TRENTON – The New Jersey Food Council – an alliance of retailers and suppliers – released a legislative agenda today designed to encourage growth in the New Jersey supermarket industry.
The “NJ Supermarket Incentive Package” promotes changes in tax policy, pricing, and energy costs, as well as other regulatory reforms.
“What we are proposing today aims to grow the state’s food retail and distribution industry, which accounts for 9 percent of gross state product and 17 percent of all New Jersey jobs,” NJFC President Linda Doherty said in a release.
“The food desert issue” (areas lacking easy access to a supermarket) “is a main reason as to why these proposed incentives and reforms are needed,” Doherty said. “New Jersey is such a high cost state and with food retailers working on such low margins, retailers are choosing elsewhere to set up shop. By enacting these reforms, we can bring supermarkets into areas of New Jersey that would otherwise be underserved.”
The Council listed numerous bills either already proposed or awaiting introduction:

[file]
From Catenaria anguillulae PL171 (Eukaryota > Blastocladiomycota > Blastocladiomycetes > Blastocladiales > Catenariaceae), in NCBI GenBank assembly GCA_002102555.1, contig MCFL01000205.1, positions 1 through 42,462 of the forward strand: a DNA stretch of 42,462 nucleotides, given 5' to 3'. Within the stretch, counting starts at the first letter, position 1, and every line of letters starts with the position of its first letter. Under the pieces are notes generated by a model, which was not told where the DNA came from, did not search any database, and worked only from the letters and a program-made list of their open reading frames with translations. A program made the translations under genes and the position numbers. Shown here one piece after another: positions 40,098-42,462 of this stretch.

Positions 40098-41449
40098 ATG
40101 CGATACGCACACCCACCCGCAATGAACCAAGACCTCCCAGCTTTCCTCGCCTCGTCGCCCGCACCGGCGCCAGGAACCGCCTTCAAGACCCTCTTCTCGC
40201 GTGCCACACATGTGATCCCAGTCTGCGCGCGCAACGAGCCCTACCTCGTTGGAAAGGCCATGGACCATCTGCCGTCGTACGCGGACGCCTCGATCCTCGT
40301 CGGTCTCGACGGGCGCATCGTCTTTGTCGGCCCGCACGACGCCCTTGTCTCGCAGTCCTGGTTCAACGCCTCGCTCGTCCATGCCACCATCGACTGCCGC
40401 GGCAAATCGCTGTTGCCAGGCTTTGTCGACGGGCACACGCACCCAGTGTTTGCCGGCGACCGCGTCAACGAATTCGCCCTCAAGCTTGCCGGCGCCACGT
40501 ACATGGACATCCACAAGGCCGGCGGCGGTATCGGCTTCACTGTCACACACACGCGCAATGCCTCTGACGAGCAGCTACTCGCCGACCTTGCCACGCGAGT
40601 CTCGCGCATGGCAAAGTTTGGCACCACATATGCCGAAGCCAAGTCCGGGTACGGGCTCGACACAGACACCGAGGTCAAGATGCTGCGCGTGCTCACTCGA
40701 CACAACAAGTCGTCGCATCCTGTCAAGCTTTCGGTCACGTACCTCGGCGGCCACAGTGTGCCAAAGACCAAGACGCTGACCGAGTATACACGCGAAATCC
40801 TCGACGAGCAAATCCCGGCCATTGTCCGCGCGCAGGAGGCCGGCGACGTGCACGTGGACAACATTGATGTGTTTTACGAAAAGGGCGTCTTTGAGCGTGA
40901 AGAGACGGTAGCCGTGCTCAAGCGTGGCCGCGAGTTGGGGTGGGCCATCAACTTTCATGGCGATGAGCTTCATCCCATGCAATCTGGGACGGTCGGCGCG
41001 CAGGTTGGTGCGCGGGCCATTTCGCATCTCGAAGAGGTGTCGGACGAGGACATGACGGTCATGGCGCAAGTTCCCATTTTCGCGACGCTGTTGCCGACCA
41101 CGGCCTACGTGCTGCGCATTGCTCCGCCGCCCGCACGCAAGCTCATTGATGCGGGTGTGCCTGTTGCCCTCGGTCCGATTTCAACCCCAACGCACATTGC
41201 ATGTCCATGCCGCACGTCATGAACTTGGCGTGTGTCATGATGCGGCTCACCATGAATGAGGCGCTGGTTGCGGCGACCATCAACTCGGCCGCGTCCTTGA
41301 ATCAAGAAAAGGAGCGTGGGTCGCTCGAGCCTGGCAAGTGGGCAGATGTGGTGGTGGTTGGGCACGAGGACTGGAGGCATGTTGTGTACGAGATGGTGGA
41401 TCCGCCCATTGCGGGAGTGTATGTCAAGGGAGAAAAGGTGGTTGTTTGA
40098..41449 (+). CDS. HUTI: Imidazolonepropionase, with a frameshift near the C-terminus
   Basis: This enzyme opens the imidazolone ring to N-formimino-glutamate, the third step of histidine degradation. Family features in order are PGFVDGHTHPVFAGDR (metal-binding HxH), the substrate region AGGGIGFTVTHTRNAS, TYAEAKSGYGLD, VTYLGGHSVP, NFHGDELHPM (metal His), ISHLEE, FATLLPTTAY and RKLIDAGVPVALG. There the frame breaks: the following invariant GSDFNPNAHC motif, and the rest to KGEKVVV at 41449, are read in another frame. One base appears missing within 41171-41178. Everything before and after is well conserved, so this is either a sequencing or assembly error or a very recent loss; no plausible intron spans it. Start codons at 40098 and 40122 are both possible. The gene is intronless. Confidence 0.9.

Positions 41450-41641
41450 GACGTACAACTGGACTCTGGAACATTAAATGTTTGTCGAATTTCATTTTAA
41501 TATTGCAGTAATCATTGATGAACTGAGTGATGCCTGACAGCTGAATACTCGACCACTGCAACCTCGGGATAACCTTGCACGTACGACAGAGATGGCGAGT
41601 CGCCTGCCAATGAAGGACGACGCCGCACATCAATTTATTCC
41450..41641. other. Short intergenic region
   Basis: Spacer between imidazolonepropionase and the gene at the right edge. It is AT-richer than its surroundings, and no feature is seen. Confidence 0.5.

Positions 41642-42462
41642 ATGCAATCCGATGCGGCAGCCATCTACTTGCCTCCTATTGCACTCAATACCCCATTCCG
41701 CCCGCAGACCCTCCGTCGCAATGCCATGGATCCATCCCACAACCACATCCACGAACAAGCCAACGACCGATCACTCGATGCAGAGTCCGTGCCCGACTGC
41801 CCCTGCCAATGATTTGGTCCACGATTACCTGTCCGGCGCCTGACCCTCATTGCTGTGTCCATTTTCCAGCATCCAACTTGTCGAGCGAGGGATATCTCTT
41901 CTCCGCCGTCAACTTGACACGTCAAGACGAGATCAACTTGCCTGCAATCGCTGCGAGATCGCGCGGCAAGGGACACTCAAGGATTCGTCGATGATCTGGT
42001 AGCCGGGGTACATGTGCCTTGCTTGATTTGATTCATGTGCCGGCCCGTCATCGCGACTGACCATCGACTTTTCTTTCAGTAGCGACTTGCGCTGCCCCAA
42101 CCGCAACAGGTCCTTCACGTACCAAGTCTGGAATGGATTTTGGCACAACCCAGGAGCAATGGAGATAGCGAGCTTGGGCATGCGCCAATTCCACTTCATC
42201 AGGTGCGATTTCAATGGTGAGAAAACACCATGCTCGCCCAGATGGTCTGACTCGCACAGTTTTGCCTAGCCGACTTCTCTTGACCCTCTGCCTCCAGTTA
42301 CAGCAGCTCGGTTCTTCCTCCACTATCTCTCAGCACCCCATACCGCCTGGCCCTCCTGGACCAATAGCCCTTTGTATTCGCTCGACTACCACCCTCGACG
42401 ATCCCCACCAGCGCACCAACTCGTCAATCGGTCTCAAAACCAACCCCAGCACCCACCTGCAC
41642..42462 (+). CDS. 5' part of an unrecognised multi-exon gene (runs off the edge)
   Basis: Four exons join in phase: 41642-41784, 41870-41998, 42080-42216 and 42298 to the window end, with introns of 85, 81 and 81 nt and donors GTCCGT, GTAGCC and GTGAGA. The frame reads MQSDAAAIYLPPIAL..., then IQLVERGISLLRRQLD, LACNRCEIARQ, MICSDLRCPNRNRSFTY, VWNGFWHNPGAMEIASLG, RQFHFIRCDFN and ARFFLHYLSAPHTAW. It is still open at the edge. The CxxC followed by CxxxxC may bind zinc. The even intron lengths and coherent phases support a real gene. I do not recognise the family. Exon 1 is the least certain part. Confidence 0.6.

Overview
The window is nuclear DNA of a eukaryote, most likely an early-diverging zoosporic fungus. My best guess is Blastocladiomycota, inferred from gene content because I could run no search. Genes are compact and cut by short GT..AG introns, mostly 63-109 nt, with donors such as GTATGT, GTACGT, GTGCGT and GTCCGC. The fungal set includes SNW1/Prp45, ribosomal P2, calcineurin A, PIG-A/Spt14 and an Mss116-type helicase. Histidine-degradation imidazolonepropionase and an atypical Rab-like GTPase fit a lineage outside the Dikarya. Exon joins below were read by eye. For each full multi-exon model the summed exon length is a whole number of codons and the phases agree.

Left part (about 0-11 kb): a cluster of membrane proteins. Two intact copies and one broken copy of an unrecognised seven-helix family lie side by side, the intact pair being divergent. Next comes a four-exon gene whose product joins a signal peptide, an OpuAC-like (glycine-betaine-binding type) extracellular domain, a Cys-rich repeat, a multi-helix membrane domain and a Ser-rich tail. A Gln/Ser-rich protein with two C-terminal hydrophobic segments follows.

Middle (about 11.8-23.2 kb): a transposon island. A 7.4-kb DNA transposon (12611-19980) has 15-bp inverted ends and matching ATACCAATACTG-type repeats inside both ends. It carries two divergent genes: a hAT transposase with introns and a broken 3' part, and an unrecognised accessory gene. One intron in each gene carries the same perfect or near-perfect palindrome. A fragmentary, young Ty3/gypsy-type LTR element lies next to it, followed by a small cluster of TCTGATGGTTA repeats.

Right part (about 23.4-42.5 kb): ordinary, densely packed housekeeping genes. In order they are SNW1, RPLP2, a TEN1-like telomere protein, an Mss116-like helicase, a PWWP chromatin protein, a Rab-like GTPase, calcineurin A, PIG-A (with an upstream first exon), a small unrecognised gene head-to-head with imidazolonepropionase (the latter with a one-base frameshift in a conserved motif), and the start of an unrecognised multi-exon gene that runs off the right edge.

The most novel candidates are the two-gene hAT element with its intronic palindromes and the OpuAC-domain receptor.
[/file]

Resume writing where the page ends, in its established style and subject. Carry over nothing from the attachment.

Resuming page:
* Assembly Bill 3816 (Coutinho/DeAngelo) – Increases the amount of incremental revenues that can be applied to Economic Redevelopment and Growth Grants from 75 percent to 100 percent in the case of sales taxes paid within a project that includes a supermarket or grocery store located in a city that lacks adequate access to affordable and nutritious food.
* Assembly Bill 3196 (DeAngelo/Benson)/Senate Bill 2481 (Greenstein) – Allows corporation business tax credits as incentives for redevelopment of distressed shopping centers
* (Pending Introduction) – Creates a study commission to examine the reduction of TDI payroll tax rates for employers
* Estate Tax Reform – numerous legislative proposals
Reducing Supermarket Energy Costs
* Senate Bill 2344 (Smith/Beck)/Assembly Bill 2528 (Chivukula/Quijano) – Reforms the allocation of Societal Benefit Charges and establishes a credit against the SBC.
Unit Pricing Reforms
*(Pending Introduction) – Expands unit pricing requirements and updates compliance policies
Organized Retail Theft
* (Pending Introduction) – The Organized Retail Theft Task Force in the Attorney General’s Office is set to release their recommendations to the Christie Administration in the coming months. Highlights include the creation of a dedicated ORT prosecutor and strengthening existing ORT and shoplifting laws.
* Assembly Bill 2129 (Chivukula/McHose/Burzichelli)/Senate Bill 1336 (Sarlo/Van Drew) – Expands scope of Regulatory Flexibility Act
*Senate Bill 1904 (Beach/Lesniak/Kyrillos)/Assembly Bill 2591 (Greenwald/Riley) – Increases number of liquor licenses supermarkets can hold from two to ten